The result emerged a few years later when Ford introduced the 5.0L V8 engine dubbed “The Coyote.” The engine was an evolutionary design, producing similar horsepower to its much larger rivals but at a much lower displacement. Ford’s designers utilized the best of the 4.6L modular engine, retaining the same bore spacing, deck height, rod length, and bolt pattern as the previous engine, but made adjustments in other areas to create better power.

Ford began producing the Coyote engine at its Windsor, Ontario plant during 2010, for the ‘11 model year Mustang. The initial Mustang Coyote engine produced a whopping 412 hp and 390 lb-ft of torque. Before long, the F150 was following suit with a slightly less powerful version, producing 360 hp. The new 5.0 Coyote engine would go on to power both the Ford Mustang GT and Ford F150, becoming the perennial powerhouse owners have depended on for over a dozen years.

What Made The Coyote So Unique?

Having had some experience with modular engines (the 4.6L engine had been around since 1991), Ford had a good idea of where to go with the new design.

Aluminum Block

The engineers knew they wanted to use an aluminum engine block to help keep the weight down in the Ford Mustang GT, but they were concerned about the motor’s strength in handling the higher power outputs. Knowing that increasing the chamber wall width would also lead to larger engine dimensions (which Ford could not do), the engineers chose to use extensive webbing during the casting process. The new block design improved the rigidity of the base, providing an excellent platform for building the rest of the engine.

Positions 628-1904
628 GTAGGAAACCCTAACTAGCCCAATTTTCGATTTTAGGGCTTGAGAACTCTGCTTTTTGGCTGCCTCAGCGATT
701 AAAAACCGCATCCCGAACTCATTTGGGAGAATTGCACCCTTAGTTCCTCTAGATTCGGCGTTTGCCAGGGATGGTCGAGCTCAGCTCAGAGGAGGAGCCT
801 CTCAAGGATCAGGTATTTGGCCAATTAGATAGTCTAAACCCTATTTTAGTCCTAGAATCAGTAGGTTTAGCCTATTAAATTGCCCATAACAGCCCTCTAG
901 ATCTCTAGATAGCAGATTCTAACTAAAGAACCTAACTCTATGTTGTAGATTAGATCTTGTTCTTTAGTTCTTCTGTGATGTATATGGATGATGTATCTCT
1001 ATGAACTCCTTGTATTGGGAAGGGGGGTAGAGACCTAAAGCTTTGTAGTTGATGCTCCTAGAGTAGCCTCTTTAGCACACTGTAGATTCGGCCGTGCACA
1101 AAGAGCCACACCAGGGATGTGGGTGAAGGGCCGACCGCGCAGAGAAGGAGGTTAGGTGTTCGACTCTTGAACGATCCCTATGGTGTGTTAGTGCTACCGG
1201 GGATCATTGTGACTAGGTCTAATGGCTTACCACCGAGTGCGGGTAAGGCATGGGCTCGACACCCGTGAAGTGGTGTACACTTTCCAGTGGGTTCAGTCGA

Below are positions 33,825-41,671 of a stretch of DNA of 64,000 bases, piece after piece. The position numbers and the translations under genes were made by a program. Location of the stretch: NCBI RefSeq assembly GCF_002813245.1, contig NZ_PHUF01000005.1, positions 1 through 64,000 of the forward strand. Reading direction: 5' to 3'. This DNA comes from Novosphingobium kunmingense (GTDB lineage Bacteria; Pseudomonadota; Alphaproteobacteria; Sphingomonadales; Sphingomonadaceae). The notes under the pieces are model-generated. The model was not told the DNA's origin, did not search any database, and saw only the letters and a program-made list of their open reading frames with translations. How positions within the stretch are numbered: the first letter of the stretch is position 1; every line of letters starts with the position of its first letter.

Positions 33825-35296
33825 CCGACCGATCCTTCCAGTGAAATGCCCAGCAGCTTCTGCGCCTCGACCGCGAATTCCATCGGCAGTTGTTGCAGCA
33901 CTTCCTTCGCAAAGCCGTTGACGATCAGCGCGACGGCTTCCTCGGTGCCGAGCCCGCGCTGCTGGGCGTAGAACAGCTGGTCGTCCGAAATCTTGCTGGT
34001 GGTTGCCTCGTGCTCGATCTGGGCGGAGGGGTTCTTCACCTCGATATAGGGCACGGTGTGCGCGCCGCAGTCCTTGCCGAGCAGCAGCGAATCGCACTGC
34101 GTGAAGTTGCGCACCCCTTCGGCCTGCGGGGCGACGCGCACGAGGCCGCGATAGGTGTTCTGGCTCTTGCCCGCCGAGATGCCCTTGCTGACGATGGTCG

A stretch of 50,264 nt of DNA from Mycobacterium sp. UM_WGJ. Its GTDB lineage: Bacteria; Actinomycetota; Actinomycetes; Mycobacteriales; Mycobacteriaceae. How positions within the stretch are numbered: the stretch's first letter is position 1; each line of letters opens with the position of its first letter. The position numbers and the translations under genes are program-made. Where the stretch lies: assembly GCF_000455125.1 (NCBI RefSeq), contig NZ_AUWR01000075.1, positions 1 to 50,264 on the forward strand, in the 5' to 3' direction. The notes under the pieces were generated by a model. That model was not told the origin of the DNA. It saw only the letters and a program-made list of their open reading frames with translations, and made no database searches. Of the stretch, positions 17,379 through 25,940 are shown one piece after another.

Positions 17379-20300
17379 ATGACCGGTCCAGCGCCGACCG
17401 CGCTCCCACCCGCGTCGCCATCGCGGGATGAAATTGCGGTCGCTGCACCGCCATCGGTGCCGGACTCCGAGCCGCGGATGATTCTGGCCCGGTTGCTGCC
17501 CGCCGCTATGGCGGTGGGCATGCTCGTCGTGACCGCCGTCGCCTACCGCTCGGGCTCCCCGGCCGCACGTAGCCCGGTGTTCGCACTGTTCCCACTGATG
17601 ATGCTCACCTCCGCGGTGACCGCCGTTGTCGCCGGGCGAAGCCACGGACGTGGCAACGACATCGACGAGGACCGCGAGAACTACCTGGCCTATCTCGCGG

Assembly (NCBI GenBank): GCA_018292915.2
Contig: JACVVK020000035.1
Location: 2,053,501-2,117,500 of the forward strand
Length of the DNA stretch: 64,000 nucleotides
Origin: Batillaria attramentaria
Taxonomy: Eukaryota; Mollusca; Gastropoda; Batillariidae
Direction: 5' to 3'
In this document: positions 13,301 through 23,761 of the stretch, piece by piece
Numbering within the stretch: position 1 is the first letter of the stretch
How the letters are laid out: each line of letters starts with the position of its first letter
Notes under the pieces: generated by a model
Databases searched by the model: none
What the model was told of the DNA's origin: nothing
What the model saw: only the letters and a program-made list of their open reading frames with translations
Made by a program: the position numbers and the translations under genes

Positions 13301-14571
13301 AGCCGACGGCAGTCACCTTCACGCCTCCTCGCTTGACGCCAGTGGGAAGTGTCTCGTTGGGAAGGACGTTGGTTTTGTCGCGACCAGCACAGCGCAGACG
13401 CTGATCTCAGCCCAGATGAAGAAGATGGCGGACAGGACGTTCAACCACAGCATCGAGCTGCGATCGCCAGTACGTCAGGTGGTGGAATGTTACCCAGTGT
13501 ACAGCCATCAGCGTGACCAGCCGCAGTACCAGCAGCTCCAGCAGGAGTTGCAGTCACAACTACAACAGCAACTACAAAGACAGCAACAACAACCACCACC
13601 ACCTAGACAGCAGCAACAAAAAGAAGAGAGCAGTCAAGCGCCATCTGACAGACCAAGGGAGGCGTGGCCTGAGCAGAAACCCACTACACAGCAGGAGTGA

High Flow Heads

The Coyote engine used deep skirting high-flow aluminum, cnc ported cylinder heads with roller finger followers, allowing larger intake and exhaust port sizes to improve airflow. (The intake vales measured 37 mm with 31 mm exhaust ports). Ford strengthened the composite head material, including cross-flow cooling, to handle higher rpm use. The bore and stroke (3.63 in X 3.65 in) were also expanded and lengthened. For added insurance against combustion pressures, Ford increased the head bolts from 11 mm to 12 mm. Enhanced piston jets aided engine temperatures while forged steel crankshafts provided increased durability. Cast iron exhaust manifolds provided good strength as well. The Coyote engines have proven to be a reliable performer over the years, with the ability to push 7,000 rpms consistently.